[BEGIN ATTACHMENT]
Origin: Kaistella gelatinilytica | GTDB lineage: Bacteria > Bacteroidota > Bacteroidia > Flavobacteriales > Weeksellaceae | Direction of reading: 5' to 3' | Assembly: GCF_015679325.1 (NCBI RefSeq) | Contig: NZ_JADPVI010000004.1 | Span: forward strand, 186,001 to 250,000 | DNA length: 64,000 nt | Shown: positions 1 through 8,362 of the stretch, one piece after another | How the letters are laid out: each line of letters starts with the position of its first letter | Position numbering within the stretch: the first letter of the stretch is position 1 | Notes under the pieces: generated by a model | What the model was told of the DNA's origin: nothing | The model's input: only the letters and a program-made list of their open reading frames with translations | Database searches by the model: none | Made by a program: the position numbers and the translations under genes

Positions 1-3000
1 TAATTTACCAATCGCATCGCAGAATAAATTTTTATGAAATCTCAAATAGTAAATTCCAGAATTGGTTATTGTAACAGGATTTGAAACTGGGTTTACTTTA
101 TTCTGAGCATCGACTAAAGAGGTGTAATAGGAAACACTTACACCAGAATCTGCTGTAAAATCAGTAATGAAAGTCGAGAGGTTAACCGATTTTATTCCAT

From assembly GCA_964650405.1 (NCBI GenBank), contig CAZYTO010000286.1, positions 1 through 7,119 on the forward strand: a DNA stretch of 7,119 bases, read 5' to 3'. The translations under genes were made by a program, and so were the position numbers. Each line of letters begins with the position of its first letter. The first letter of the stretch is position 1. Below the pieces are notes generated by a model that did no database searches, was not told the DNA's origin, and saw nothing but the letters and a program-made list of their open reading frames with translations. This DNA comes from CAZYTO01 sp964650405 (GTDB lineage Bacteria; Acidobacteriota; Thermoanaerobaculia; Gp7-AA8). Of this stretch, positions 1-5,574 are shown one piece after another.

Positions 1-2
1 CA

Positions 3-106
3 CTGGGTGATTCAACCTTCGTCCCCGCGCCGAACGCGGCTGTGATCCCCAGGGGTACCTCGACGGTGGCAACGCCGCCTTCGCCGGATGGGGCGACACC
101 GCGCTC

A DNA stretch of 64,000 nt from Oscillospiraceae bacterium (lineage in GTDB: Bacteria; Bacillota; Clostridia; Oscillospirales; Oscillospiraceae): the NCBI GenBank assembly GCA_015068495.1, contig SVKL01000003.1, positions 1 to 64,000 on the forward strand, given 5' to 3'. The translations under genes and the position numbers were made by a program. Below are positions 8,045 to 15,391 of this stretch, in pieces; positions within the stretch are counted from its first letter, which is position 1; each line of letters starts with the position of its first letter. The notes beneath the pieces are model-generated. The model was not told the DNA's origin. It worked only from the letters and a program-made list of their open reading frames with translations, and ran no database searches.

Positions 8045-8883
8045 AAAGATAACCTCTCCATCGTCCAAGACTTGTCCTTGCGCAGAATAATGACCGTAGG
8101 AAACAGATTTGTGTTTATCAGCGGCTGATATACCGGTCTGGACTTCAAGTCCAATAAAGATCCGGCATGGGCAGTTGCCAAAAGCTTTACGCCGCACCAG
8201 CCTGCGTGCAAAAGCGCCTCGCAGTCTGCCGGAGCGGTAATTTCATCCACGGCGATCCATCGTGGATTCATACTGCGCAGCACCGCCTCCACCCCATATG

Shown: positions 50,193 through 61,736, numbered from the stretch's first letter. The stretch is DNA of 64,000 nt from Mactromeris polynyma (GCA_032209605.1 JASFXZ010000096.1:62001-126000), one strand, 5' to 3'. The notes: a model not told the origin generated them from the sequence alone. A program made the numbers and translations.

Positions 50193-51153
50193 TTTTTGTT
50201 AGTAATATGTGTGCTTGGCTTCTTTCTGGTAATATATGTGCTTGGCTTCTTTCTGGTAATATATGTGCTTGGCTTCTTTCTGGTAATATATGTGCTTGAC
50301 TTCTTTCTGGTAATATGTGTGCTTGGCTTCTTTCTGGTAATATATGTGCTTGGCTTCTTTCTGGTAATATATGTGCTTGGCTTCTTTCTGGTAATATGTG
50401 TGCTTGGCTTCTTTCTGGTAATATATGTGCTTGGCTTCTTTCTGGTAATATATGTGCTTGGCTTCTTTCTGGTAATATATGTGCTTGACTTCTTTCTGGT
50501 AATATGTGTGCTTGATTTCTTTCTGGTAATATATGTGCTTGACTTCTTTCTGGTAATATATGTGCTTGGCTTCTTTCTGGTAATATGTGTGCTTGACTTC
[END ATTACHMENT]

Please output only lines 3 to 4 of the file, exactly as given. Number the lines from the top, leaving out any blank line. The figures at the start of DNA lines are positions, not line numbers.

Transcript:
1 TAATTTACCAATCGCATCGCAGAATAAATTTTTATGAAATCTCAAATAGTAAATTCCAGAATTGGTTATTGTAACAGGATTTGAAACTGGGTTTACTTTA
101 TTCTGAGCATCGACTAAAGAGGTGTAATAGGAAACACTTACACCAGAATCTGCTGTAAAATCAGTAATGAAAGTCGAGAGGTTAACCGATTTTATTCCAT